In the spring of 2020, as the pandemic bore down on our country, I was appointed to the COVID-19 Vaccine Advisory Group to help guide the executive branch on communication, distribution, and equity issues relating to the distribution of vaccines. My role as the President and CEO of the state’s community health center association, and a voice for the communities of color and low-income residents they serve, offered me a unique opportunity to ensure equity throughout the pandemic; I had a front-row seat to equity-based decision making during a public health crisis.
Massachusetts has 52 health centers, serving one in every seven state residents. From mostly Black and Latinx communities, these patients often have incomes close to the federal poverty line and are more likely to be publicly insured or uninsured. Health center patients have a higher incidence than the general population of chronic conditions like diabetes, heart disease, and asthma. They are also disparately impacted by social determinants of health, factors which account for 80 percent of a person’s health status and include areas such as housing insecurity, immigration status, and employment as frontline and essential workers. All these factors placed our patients at increased risk for infection, transmission, hospitalization, and death from the virus. Public health data, although incomplete, quickly confirmed their heightened vulnerability to COVID-19. Older adults and individuals with underlying medical conditions were more likely to become severely ill and die from the virus, and racial and ethnic minorities of all ages were disproportionately affected. These are our patients.
Bracing for the storm
The Commonwealth of Massachusetts realized that we were perfectly positioned to address this surge in cases and looked to our 300 health center sites as a bulwark against virus spread, as well as an answer to the equity challenge. The rapid transformation of our workforce began in March 2020. Public health imperatives to “flatten the curve” and shortages of personal protective equipment led health centers to convert a significant number of their visits to telehealth and curtail non-urgent services. Next came the redeployment of staff to respond to COVID-19 needs: contact tracing efforts, development and implementation of large-scale testing sites, and, later, vaccination clinics — all while continuing to deliver primary care. Since the start of the pandemic, health centers have conducted more than 800,000 COVID-19 tests, administered over one million vaccine shots, and redeployed 330 staff to conduct contact tracing.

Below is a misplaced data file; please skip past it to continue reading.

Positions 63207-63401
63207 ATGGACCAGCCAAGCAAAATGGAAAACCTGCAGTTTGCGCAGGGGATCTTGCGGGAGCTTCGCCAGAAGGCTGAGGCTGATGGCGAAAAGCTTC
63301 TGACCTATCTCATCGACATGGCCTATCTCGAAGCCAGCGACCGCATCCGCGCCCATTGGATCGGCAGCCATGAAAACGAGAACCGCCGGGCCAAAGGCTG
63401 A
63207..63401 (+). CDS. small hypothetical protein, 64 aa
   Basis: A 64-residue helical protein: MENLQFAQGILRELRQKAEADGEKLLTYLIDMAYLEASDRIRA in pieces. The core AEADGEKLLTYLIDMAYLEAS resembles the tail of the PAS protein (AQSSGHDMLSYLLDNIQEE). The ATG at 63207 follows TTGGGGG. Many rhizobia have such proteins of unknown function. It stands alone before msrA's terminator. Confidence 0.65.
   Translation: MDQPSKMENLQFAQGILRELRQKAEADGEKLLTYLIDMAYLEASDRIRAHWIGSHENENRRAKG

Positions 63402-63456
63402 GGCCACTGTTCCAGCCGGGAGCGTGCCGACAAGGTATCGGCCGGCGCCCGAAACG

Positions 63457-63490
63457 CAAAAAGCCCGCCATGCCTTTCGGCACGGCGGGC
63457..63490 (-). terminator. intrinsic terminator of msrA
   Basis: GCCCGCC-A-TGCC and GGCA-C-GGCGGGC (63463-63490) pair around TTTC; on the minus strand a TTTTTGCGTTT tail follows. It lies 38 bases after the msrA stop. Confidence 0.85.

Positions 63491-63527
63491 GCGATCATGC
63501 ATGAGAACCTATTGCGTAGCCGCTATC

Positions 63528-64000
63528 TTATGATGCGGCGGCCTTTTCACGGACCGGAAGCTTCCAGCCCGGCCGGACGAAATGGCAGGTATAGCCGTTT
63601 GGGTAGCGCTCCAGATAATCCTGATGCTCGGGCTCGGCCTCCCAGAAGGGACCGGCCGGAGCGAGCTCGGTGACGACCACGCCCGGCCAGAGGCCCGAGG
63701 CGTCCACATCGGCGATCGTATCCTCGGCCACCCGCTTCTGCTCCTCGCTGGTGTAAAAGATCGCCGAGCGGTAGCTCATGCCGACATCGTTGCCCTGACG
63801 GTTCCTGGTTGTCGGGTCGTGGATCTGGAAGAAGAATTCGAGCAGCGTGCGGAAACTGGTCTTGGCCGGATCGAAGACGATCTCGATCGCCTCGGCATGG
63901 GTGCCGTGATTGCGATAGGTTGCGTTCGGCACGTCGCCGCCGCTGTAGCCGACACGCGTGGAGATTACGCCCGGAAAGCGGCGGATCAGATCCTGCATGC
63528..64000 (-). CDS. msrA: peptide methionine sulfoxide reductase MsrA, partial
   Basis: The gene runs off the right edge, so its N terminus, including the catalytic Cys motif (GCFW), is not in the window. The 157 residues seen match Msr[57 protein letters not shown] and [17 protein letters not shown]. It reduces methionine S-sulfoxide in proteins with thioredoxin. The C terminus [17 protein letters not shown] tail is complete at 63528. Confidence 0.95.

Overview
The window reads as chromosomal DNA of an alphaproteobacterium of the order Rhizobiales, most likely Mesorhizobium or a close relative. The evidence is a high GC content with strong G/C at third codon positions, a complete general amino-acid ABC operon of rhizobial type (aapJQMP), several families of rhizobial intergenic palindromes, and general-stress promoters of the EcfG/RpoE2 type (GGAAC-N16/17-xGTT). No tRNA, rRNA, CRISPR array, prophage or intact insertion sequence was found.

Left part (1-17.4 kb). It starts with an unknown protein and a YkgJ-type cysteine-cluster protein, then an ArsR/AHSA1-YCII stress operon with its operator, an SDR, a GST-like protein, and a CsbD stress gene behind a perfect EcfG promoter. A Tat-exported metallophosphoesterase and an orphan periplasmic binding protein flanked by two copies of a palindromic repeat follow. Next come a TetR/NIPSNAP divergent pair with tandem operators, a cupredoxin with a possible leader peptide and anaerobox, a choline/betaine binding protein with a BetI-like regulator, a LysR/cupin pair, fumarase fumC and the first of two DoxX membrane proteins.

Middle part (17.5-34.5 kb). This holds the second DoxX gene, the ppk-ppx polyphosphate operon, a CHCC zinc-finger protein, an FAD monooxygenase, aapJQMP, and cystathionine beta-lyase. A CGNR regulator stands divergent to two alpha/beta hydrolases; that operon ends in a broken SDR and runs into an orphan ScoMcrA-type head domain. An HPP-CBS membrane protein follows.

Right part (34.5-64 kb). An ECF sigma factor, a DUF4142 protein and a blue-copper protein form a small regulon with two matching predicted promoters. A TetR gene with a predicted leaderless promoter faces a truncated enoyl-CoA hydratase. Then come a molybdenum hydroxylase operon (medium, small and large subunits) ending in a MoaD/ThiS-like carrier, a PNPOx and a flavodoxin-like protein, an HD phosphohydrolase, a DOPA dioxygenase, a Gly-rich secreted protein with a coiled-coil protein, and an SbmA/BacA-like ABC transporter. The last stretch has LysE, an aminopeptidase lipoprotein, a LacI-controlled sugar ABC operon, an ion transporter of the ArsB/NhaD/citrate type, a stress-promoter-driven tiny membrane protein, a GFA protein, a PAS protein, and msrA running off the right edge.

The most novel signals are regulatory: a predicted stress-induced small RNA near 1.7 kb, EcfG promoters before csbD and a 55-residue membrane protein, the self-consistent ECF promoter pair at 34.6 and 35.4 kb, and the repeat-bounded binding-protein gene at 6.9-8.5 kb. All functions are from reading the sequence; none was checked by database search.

This health center response was far from assured at the outset. Before COVID, health centers operated on negative or razor-thin margins due to decades of inequitable reimbursement for our core business — the delivery of essential primary care, behavioral health, and dental services. Although it makes no sense, since primary care is associated with higher value, lower cost, and better health outcomes across population groups than specialty care, it has historically been reimbursed at a lower rate. We know that primary care is critical to addressing the health inequities and disparate outcomes that continue to plague the health care system. The sudden and dramatic reduction in revenue due to the pandemic threatened many of these neighborhood institutions with financial collapse, and put health centers at a distinct disadvantage in competing for a severely limited workforce, building the necessary infrastructure to meet population needs, and developing an endowment to fall back upon in times of crisis. Fortunately, during this public health crisis our state and federal government responded with significant and flexible support that empowered health centers to do what they do best: nimbly respond to the most pressing community needs.
The eye of the storm